Now showing items 21-40 of 390


      Niebla, Elvia Elisa (The University of Arizona., 1979)

      Bucks, Dale Alan (The University of Arizona., 1979)

      Turjoman, Abdul Mannan (The University of Arizona., 1978)

      Morin, George Cardinal Albert,1943- (The University of Arizona., 1977)
    • Measuring Air-Water Interfacial Area in Unsaturated Porous Media Using the Interfacial Partitioning Tracer Test Method

      Brusseau, Mark L.; El Ouni, Asma; Curry, Joan E.; Zhong, Hua (The University of Arizona., 2013)
      Interfacial partitioning tracer tests (IPTT) are one method available for measuring air-water interfacial area (A(ia)).This study used the standard approach comprising tracer injection under steady unsaturated-flow conditions with a uniform water-saturation distribution within the column. Sodium dodecylbezene sulfonate (SDBS) and pentafluorobenzoic acid (PFBA) were used as the partitioning and nonreactive tracers, respectively. Three types of porous media were used for the study: a sandy soil, a well-sorted sand, and glass beads. Initial water saturations, S(w), were approximately 80%, 80%, and 26 % for the soil, sand, and glass beads, respectively. Water saturation was monitored gravimetrically during the experiments. The maximum interfacial areas (A(ia)/(1-S(w))) calculated from the results of the experiments are compared among the three porous media used in this work, and compared to previous air-water interfacial area studies.
    • Quantifying catchment scale soil variability in Marshall Gulch, Santa Catalina Mountains Critical Zone Observatory

      Rasmussen, Craig; Holleran, Molly E.; Chorover, Jon; Guertin, David P. (The University of Arizona., 2013)
      The quantification and prediction of soil properties is fundamental to further understanding the Critical Zone (CZ). In this study we aim to quantify and predict soil properties within a forested catchment, Marshall Gulch, AZ. Input layers of soil depth (modeled), slope, Saga wetness index, remotely sensed normalized difference vegetation index (NDVI) and national agriculture imagery program (NAIP) bands 3/2 were determined to account for 95% of landscape variance and used as model predictors. Target variables including soil depth (cm), carbon (kg/m²), clay (%), Na flux (kg/m²), pH, and strain are predicted using multivariate linear step-wise regression models. Our results show strong correlations of soil properties with the drainage systems in the MG catchment. We observe deeper soils, higher clay content, higher carbon content, and more Na loss within the drainages of the catchment in contrast to the adjacent slopes and ridgelines.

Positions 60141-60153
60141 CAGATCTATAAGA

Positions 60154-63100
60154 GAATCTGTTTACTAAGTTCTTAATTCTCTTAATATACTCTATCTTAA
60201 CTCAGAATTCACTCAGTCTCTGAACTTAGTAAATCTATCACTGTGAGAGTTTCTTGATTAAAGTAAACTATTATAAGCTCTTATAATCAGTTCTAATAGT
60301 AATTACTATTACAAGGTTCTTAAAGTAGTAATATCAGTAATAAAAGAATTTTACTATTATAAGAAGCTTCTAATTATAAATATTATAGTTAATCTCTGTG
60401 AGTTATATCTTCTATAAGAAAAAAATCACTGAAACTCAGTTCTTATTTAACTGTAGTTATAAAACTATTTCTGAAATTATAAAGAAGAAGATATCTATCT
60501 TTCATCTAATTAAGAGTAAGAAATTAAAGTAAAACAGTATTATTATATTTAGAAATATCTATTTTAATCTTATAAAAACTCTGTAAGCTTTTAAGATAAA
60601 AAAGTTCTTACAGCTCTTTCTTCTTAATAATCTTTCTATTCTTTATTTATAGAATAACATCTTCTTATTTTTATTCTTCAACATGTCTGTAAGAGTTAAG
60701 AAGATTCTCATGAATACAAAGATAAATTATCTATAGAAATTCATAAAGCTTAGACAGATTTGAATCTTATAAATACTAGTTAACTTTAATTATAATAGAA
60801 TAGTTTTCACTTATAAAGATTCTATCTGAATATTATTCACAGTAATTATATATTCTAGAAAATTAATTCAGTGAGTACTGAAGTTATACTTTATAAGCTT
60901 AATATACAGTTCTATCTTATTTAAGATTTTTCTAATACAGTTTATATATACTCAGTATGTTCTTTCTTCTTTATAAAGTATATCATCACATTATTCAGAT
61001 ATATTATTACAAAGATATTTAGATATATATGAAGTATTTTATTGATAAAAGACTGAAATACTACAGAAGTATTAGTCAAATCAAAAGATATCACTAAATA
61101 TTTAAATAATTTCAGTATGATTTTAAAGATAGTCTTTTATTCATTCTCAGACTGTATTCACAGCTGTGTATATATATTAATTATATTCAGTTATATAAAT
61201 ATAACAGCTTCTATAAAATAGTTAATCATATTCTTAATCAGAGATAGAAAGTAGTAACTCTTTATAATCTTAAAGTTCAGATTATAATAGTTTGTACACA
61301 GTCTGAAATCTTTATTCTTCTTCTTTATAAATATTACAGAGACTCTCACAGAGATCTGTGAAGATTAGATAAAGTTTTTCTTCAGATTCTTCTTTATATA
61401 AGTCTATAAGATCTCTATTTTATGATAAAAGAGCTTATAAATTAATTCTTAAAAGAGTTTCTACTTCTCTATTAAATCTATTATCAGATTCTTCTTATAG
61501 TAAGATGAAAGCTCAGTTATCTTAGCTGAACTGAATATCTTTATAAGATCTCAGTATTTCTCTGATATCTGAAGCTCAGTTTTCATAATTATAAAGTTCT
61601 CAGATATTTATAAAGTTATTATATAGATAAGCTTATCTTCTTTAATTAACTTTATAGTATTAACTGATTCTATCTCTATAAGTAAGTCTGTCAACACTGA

• The Assessment of Escherichia coli as an Indicator of Microbial Quality of Irrigation Waters used for Produce

      Rock, Channah; Brassill, Natalie A.; McLain, Jean E.; Gerba, Charles; Nolte, Kurt (The University of Arizona., 2013)
      Escherichia coli is a bacterial species that lives in the gut of all warm-blooded animals, fish, birds as well as reptiles and is commonly used as an indicator of fecal contamination in water. This project assessed currently used culture based media for the detection of E. coli in irrigation waters used in Arizona and California, and will present recommendations towards the most reliable media for the evaluation of irrigation waters used for produce. Currently, no microbial indicator standards exist for irrigation waters used for produce production in the United States. The produce industry suggests that the recreational water standard guideline (126 E. coli/100 ml) established by the United States Environmental Protection Agency (USEPA) be used. There is concern that the false positive rate of E. coli detection may be high in these waters giving false indications of the level of risk from enteric pathogens. This project evaluated three commercially available media for E. coli detection to test irrigation waters from three agricultural areas (Yuma and Maricopa, AZ and Imperial Valley, CA) and then assessed false positive rates by utilizing Polymerase Chain Reaction (PCR) and DNA sequencing of the bacterial isolates. The media that were chosen for evaluation were (1) MI Agar, (2) IDEXX Colilert Quanti-Tray® and (3) m-ColiBlue24® broth, all evaluation media accepted by the USEPA and widely used in the monitoring of irrigation water quality by the produce industry. Four hundred and fifty 1-L irrigation water grab samples were collected between March 2012 and November 2012. The samples were analyzed for both cultural counts and water quality parameters including temperature, salinity and pH. Isolates positive and negative for E. coli were then selected and assessed utilizing PCR and DNA sequencing. The false positive rate of each method was found to be high, with MI Agar, m-ColiBlue24® broth and the IDEXX Colilert Quanti-Tray® at an accuracy of 67%, 72%, and 51% respectively. A false positive result is reported when presumptive E. coli sub cultured from the media is found to be non-E. coli through molecular analysis. Overall the IDEXX Colilert Quanti-Tray® performed at a greater rate of accuracy than the other two media evaluated, however, high false positive rates may lead to inaccurate assessment of water quality.
    • Monitoring Microbial Water Quality via Online Sensors